In the 2015 NHL Draft, the San Jose Sharks picked Timo Meier in the first round, ninth overall. Coming into last season’s training camp, there were many predictions that Meier would make the opening night roster, until he got sick with mononucleosis during training camp.
When he returned, many of the predictions of Meier were not shown much in his first season. He spent a lot of time of the bottom two lines, in a mostly sheltered role. Even after scoring on the first shot of his first-ever NHL game, against the Montreal Canadiens’ Vezina-winning goaltender Carey Price, he only scored two other goals and finished his rookie season with 34 games and six points.
Meier began this season with an equally slow start. However, recently he has started to show the reasons why the Sharks drafted him with their ninth selection in 2015. He very much emerged in to the power forward role that he was projected to be and that was seen briefly towards the end of last season.
The predictions of the amount of points that Meier would bring to the NHL varies, since just looking at his AHL and QMJHL numbers is not enough, due to things such as quality of teammates and level of competition. When looking at the conversions of those point totals, we see that if he maintains his scoring pace for those leagues, a good prediction would be for him to get around 30 points when playing a full 82 game season.
When using the translation factors across different leagues, it is shown that in his three seasons in the QMJHL, he would have had a points per game average of .129 in 2013-14, .369 in 2014-15, and .418 in 2015-16. When looking at these numbers over a full 82 NHL games, he would average about 25 points per season at that pace. In the AHL, he scored 23 points in 33 games which when converted to an NHL scoring pace is about .328 points per game, equaling about 27 points over a full 82 games.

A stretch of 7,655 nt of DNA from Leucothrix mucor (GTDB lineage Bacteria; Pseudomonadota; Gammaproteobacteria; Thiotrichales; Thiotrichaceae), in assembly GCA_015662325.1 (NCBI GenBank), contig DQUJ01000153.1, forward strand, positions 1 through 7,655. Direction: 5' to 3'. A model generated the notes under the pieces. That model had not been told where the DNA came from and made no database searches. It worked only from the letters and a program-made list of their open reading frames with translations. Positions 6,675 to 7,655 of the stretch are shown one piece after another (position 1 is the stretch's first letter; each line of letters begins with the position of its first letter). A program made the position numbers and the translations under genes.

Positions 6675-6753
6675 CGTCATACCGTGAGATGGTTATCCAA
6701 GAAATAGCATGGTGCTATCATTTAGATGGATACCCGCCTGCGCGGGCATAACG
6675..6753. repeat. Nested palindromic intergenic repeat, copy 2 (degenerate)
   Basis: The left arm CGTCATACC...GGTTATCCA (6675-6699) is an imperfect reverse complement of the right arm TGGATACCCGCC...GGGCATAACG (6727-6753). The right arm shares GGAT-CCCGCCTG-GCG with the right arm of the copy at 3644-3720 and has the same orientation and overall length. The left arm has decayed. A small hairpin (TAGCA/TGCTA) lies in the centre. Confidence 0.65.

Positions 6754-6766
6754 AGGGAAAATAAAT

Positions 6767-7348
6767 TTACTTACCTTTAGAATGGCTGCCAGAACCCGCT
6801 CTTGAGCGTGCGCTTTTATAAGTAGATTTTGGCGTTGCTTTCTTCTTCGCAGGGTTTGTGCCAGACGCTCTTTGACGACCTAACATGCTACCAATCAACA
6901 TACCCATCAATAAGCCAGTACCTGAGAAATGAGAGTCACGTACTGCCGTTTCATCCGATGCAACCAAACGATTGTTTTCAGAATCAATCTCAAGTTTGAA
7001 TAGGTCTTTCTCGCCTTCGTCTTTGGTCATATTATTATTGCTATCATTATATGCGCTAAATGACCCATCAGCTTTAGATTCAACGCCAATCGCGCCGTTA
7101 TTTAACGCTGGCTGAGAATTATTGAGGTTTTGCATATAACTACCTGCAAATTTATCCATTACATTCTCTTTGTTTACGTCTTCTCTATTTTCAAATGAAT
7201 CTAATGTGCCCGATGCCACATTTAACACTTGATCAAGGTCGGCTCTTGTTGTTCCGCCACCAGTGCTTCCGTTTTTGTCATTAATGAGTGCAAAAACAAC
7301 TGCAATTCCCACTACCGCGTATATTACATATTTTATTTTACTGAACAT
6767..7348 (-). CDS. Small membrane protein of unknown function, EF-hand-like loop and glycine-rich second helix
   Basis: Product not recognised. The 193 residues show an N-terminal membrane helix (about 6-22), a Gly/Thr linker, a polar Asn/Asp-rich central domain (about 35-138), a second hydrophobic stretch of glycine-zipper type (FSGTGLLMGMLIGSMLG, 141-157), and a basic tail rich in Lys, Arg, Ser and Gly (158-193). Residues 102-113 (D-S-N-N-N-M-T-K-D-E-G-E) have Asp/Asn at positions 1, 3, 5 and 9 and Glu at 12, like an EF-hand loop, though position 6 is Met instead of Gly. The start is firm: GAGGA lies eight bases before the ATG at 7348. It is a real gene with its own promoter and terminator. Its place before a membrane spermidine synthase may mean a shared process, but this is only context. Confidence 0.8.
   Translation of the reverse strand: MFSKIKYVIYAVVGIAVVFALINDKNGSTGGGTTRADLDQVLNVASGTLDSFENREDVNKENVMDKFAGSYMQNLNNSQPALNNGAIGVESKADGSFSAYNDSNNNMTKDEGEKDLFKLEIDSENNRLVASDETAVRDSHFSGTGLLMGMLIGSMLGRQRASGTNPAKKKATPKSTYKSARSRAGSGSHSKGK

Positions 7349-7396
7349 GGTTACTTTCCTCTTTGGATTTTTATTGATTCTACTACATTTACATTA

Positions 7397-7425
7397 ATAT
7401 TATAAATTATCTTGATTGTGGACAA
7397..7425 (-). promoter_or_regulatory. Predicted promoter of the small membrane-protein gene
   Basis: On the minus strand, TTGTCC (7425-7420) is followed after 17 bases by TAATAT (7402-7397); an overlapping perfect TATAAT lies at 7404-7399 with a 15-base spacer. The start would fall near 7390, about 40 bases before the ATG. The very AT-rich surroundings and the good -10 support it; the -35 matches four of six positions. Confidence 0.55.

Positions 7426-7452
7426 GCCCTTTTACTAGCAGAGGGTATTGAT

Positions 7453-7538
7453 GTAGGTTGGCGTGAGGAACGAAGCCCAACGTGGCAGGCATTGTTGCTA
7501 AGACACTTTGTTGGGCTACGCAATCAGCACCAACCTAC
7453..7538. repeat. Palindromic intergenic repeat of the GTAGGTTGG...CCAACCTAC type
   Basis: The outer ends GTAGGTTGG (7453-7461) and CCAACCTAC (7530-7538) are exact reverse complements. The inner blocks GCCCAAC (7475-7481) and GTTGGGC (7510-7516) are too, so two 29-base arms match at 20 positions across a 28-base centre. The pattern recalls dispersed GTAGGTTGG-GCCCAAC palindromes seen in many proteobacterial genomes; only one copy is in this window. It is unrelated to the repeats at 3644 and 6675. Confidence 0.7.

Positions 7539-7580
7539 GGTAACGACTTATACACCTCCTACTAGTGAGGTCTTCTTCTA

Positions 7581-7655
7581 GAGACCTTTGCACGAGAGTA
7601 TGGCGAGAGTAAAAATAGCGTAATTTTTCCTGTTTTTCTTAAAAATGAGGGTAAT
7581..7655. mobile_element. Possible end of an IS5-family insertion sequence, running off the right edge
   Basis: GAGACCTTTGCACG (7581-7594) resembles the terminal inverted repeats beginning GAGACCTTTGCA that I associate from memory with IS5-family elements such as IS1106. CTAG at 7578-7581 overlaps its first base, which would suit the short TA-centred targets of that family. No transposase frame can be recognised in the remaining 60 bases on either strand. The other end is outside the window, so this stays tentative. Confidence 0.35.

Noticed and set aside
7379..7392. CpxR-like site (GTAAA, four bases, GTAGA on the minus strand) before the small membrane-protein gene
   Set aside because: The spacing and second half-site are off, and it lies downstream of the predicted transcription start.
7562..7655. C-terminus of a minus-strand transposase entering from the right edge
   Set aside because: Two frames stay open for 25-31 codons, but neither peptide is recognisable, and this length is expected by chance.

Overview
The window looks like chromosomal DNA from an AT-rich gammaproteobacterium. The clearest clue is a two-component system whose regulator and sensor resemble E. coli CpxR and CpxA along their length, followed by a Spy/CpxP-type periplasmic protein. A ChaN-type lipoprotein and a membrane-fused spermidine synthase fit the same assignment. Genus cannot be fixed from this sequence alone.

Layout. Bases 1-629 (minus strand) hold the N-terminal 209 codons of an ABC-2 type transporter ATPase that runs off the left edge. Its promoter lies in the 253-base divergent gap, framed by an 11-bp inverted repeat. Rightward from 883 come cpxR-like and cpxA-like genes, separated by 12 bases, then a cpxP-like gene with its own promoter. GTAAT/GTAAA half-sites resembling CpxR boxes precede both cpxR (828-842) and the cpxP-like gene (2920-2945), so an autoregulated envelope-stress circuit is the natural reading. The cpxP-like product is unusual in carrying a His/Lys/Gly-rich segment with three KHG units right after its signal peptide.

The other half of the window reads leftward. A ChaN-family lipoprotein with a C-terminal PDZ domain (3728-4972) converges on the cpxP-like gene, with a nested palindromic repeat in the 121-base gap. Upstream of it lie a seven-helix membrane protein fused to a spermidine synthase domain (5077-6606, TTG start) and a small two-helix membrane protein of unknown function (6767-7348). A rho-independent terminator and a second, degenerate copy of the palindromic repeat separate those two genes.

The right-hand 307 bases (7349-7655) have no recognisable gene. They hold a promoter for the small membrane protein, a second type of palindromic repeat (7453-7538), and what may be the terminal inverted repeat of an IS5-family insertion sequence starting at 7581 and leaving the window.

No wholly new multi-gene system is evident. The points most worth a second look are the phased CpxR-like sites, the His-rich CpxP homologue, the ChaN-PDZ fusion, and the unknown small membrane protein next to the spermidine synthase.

This season in the NHL, he has a points per game average of .326 through 43 games. This puts him on pace for just under 27 points on the season, meaning he’s performing at the level we saw in the lower leagues.
But then there are also other parts of his game that need to be looked at, since it was expected that he would not only play a scoring role, but also physical role in the way he plays his game as a power forward.
Meier is a player who plays a physical game on the ice with 59 hits and 35 penalty minutes, third on the team in both categories, to go along with his nine goals and 14 points. The only players with more hits right now are Brenden Dillon (113) and Justin Braun (83) — both defensemen. Leading forwards in hits shows the physically that Meier implants in his game to give it more dimension, and allow him to play both a character and/or a skill role.
This role has been known to be played by Meier, since his penalty minutes have always been almost equal to his games played. This has been a consistent trend throughout his entire career, with the exception of his rookie season only having 10 penalty minutes in 34 games. The causes of these vary — while some may be “rookie mistakes” from adjusting to the NHL, there’s also plenty of times that his physicality has translated into somewhat reckless play.
Even though Meier has not found consistent linemates this season, switching between lines with either Joe Pavelski and Joe Thornton, or Chris Tierney and mostly Joonas Donskoi. With him switching between what is traditionally the first line and the third line, there has been a lot of inconsistent factors that can affect his game.
People may have higher expectations for Meier, as they ninth overall picks was one of the few exciting prospects in the Sharks’ system. But he is living up to the player that was shown in juniors and through that has played well. He has been able to make an impact in other ways than scoring, and is starting to come into the power forward role that Sharks drafted him to be.